ERA’s quarterly insights regarding market conditions, potential impacts on procurement, and supply chain planning.

General Supply Chain Observations & Updates

The housing market has peaked, building permits are declining, home prices are slipping, and inventories are rising. A 2009-type price collapse is not anticipated, but if layoffs continue as predicted, inflation will weigh on consumers and companies. Forecasters are lowering their outlook for the U.S. economy


The cost to ship a 40-foot container declined 60% since January 2022. Major retailers have ended up with too much inventory after importing goods earlier than usual due to worrying about shipping delays and anticipating demand that never materialized. Shipping rates are expected to continue declining for the remainder of 2022 and 2023.

Shipping executives and analysts don’t expect freight rates to return to pre-2020 levels, partly because of higher fuel costs. According to GSC Logistics, ocean carriers continue investing billions in new technologies and fuels to substantially cut carbon emissions on their ships.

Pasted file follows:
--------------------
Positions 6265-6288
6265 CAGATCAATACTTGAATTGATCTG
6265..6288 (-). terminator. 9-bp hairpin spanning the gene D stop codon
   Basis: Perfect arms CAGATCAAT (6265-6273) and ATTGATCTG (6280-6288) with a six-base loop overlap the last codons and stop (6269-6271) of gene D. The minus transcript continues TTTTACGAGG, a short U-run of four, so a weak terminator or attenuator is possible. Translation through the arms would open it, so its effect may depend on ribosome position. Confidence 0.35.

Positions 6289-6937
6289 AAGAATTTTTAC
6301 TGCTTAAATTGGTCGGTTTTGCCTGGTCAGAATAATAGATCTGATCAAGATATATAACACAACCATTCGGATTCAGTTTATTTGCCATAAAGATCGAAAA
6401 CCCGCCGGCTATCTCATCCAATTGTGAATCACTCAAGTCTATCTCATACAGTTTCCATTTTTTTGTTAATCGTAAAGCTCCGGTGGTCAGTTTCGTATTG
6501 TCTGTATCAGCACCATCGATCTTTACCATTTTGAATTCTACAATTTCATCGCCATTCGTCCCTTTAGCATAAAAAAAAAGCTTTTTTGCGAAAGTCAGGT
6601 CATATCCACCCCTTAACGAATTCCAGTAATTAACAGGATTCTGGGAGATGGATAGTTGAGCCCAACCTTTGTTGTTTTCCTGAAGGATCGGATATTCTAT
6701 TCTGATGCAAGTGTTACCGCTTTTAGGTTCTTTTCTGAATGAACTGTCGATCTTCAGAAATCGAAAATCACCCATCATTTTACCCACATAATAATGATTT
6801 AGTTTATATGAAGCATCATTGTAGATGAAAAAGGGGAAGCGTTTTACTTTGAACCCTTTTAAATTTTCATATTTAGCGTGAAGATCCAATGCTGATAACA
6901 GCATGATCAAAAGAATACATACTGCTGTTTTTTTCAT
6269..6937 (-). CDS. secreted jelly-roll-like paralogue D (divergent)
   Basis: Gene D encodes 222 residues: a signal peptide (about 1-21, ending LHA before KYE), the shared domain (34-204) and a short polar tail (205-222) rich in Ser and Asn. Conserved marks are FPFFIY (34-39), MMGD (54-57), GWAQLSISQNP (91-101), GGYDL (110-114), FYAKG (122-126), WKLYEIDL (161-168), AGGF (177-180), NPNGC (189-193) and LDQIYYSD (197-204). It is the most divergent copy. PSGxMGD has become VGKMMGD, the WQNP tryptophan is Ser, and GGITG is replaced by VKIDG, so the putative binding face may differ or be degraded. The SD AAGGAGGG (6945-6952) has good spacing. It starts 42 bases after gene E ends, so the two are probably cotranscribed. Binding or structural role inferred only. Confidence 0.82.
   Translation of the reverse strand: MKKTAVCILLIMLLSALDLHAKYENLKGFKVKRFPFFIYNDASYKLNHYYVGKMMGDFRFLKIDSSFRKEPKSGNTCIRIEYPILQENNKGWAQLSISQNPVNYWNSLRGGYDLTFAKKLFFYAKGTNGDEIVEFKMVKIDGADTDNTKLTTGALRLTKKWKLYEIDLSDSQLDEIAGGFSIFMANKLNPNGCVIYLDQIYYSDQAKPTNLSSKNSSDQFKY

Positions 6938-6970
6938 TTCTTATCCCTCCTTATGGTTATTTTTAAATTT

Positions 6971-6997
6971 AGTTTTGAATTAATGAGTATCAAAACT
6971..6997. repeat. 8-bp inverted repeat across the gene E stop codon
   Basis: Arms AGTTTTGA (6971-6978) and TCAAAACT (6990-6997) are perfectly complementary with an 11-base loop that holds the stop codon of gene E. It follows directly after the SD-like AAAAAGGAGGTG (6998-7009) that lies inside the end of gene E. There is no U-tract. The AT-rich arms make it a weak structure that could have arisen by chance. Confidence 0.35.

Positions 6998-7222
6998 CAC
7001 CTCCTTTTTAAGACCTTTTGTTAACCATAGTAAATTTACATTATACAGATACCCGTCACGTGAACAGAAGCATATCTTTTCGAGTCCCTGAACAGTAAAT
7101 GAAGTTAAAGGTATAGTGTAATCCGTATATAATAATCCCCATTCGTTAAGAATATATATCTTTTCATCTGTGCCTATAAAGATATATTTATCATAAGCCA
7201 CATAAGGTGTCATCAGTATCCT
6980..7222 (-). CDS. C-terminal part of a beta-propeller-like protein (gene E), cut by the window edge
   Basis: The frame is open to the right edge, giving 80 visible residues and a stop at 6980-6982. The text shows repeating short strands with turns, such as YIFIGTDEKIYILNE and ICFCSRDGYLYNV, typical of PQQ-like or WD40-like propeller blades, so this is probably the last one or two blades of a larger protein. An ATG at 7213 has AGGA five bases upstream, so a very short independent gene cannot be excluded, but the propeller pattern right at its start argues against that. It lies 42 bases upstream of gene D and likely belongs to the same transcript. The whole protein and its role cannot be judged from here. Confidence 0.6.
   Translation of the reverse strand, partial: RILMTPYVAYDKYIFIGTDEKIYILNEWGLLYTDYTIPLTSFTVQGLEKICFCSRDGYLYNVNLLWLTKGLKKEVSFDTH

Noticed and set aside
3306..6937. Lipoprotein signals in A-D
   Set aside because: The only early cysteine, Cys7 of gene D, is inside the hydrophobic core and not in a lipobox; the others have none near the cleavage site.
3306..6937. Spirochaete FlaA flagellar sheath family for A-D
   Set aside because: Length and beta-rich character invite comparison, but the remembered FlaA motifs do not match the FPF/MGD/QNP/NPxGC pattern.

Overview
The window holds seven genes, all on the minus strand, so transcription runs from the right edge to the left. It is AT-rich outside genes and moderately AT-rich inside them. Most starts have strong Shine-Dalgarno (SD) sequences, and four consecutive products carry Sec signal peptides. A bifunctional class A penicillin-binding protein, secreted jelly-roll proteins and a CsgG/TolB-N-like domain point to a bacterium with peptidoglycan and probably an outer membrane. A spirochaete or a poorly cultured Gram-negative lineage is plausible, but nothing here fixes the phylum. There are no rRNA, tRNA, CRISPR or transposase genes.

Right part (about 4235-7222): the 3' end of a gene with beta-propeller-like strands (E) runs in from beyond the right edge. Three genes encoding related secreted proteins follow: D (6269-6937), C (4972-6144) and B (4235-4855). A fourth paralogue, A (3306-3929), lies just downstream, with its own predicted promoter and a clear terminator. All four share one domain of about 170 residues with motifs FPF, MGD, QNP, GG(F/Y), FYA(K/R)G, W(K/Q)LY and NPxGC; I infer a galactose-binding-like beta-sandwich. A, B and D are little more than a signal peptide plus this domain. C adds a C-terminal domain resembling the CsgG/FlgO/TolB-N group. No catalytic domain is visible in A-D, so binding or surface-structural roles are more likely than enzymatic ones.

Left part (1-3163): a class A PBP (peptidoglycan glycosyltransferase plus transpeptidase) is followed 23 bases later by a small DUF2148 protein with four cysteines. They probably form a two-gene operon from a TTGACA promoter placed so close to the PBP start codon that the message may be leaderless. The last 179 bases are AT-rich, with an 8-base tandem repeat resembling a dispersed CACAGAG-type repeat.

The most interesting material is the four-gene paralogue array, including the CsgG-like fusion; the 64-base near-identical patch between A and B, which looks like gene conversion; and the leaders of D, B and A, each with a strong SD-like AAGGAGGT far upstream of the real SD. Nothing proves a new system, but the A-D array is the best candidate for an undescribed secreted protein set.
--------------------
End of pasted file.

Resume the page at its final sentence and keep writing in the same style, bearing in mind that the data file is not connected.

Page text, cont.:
Carbon Dioxide (CO2) supply affecting food production 

The nationwide shortage of carbon dioxide continues to affect the operations of U.S. food and beverage giants like Tyson Foods, Kraft Heinz, General Mills, and Butterball. Carbon dioxide is widely used throughout food and beverage industries, from euthanizing animals, chilling and processing meat, adding
carbonization to soft drinks and beer, and more.

Carbon dioxide supplies have been tight since 2020. CO2 is a byproduct of ethanol and fertilizer production, so when many
Americans stopped driving during the Covid-19 pandemic, less ethanol was produced, and hence less CO2.

Local suppliers with gas to spare are shipping three times farther than normal. One beer company executive said he found a new supplier after his usual carbon dioxide supplier was no longer able to supply the business. Unfortunately, the new supplier was double the cost